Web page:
‘We were going to be parents of two children and we weren’t sure if one would survive. As the doctor pulled Vivian out of me, we held our breath as we waited to hear if she would cry.’

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“‘You’re having twins!’ The ultrasound technician looked at us with a huge smile on her face, ‘what? Are you serious?’ We couldn’t believe we were pregnant with twins. Our prayers about having twins had been answered. The next appointment we attended was to measure the fluid behind the babies’ necks and that’s when I knew something was wrong. The technician told us it looked like there was a build up of fluid on Twin B, but that she wasn’t positive. That’s when I started to get worried. A week later we got a call from my doctor. Just as I suspected, our test results came back abnormal and he was referring us to a geneticist and a Fetal Diagnostics doctor. We saw the geneticist first and she gave us all the possibilities of what this abnormal result could mean. Things like Down Syndrome, Turner Syndrome, and heart defects were all potential explantations. After listing all of these possibilities she then said, ‘or it could be nothing! I just want you to have all of the information.’ We clung to that last part like a promise. Hoping, praying, and believing it could be nothing. At 20 weeks we went to the Fetal Diagnostic doctor, walking in with mixed feelings. We were happy because we were finally going to find out the genders of our sweet babies, but we were terrified because this appointment would confirm if something was truly wrong.

Within 5 minutes of the doctor looking at our babies he said ‘you’re having two girls! But it looks as though Twin B has Hypoplastic Left Heart Syndrome.’ What? What does that mean? I thought he may have just been mistaken, but I was the one who was wrong. After he finished the ultrasound he sat us down and explained what was wrong with Twin B’s heart. The left side of her heart was underdeveloped and was not able to pump enough oxygen to her body. He referred us to a fetal cardiologist so we could get a more specific diagnosis but the cardiologist agreed with him. Our baby was going to be born with half of a heart, and there was nothing we could do. As we walked back to our car my husband said, ‘I think we should name Twin A Emma, and Twin B Vivian.’ I trusted my husband’s judgement, so I agreed and we continued making our way to the car. Immediately after getting in we called our families to let them know and asked them to be praying for a miracle. We got a call back from my husband’s mother, ‘Do you know what Vivian means?’ ‘No.’ ‘Vivian means ‘full of life, and alive.’ Tears streaming down my face, I knew God was reassuring us, telling us He was going to take care of us and watch over both our girls.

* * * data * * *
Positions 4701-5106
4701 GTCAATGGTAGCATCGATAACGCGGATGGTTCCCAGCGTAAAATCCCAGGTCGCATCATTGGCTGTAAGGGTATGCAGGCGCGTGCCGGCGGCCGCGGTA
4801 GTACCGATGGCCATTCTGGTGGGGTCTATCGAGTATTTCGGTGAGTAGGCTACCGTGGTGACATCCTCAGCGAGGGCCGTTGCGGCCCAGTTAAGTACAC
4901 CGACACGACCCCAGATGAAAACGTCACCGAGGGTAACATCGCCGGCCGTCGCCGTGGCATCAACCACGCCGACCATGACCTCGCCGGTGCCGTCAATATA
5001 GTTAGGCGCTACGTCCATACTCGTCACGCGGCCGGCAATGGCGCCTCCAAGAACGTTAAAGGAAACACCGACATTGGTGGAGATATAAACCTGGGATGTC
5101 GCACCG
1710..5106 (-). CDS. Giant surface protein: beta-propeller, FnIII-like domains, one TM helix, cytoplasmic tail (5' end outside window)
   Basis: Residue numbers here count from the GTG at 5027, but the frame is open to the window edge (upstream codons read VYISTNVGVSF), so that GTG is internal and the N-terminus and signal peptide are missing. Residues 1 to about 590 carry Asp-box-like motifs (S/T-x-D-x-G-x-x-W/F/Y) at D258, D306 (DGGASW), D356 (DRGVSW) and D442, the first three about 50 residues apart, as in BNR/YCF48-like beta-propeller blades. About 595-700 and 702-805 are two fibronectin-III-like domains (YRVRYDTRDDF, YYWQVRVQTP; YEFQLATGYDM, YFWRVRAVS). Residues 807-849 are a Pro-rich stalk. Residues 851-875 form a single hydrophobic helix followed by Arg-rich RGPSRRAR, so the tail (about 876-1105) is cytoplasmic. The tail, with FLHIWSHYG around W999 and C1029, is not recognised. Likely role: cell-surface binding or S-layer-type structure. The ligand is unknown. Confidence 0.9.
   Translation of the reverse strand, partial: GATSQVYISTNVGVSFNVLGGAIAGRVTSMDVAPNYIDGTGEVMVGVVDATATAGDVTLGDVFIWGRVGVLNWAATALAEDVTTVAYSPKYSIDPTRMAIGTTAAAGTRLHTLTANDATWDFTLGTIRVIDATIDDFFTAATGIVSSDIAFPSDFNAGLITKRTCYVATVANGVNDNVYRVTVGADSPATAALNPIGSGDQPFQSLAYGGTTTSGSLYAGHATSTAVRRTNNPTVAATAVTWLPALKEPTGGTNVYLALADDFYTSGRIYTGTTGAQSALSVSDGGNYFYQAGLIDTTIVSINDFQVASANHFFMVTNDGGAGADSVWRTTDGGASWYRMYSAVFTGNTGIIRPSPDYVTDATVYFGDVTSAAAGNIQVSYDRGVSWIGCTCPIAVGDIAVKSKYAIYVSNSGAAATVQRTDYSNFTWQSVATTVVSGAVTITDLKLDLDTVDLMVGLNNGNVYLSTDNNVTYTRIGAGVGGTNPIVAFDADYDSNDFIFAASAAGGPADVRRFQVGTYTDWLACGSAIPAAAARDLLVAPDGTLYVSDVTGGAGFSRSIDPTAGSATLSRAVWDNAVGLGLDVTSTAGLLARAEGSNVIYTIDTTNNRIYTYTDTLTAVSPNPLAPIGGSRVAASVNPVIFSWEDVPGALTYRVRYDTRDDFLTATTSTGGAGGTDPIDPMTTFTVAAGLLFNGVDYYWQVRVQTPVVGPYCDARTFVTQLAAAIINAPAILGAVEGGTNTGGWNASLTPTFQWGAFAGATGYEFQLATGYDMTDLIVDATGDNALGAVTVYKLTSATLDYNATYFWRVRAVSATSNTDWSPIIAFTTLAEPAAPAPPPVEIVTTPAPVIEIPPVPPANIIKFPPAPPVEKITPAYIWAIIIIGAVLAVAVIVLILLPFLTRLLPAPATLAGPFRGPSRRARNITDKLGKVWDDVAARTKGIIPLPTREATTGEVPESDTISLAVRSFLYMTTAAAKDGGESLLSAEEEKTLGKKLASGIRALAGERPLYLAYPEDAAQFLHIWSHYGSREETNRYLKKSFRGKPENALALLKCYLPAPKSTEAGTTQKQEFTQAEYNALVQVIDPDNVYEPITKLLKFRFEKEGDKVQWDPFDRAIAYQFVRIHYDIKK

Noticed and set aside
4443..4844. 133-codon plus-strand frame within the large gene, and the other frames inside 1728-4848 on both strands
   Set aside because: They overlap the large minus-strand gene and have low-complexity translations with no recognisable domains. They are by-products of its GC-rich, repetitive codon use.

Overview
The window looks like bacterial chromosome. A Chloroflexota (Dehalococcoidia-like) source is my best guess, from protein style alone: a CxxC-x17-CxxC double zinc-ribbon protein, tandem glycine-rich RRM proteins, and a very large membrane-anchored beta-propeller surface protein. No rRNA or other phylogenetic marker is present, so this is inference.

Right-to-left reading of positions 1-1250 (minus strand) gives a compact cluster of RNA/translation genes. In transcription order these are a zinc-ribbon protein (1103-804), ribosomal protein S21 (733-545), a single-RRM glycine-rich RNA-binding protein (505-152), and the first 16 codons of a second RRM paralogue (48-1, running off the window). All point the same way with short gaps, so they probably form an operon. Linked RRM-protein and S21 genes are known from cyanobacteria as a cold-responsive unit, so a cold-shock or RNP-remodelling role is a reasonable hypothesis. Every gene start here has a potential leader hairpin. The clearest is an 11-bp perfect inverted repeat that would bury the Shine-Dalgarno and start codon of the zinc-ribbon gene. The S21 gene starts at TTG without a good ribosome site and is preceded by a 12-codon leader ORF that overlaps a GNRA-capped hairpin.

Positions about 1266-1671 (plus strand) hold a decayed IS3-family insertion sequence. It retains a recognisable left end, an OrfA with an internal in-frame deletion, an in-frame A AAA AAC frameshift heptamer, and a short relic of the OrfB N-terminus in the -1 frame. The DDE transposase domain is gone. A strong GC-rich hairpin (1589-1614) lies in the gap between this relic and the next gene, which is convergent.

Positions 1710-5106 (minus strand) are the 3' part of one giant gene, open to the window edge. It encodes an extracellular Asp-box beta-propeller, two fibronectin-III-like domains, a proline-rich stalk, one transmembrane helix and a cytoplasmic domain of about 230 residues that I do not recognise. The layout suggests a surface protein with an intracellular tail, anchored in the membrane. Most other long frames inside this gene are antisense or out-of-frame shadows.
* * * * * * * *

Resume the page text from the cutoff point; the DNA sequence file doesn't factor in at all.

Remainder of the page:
Throughout my entire pregnancy we were told Vivian wouldn’t make it, that she was extremely sick and that chances of her surviving after birth or even making it through the birth were slim. We listened to all of those remarks from the doctors but continued to trust God and pray a miracle would happen. Finally, the day came for my scheduled c-section. Our babies were going to be born and I was terrified as I walked into that hospital knowing that in a few hours our world would be changed forever. We were going to be parents of two children, and we weren’t sure if one of them would even survive. The operating room felt very serious as we prepped for the surgery; I looked over and saw the two bassinets for my babies and wished things had been different. That both babies were healthy, that we would be able to take them home right away. But that wasn’t the case and we needed to focus on being there for our babies no matter what.

Within the hour our girls were born. As the doctor pulled Vivian out of me, my husband and I held our breath as we waited to hear if she would cry. Seconds went by and then we heard it. Her tiny but strong warrior cry. She was letting us know she was here, she was alive and she was ready for a fight. The doctors immediately went to work on her; all we experienced of her was that small cry before she was whisked away to the catheterization lab to get a better overview of her heart. Although we got to see her sister, Emma, she had to be taken to the NICU in order to ensure she was stable herself. This was something we were not expecting. We got to hold her for a few minutes before the doctors took her away. We were left in the operating room, without our babies and worried about what the future would hold.

6 days later Vivian had her first open heart surgery. She weighed less than 3 lbs and already needed to be cut open. We had already spoken to other heart families in an attempt to grasp on to a little bit of hope, but what every heart family will tell you is that every experience is different. No two heart babies are the same and it’s extremely hard to compare situations.

Bekah Wilkerson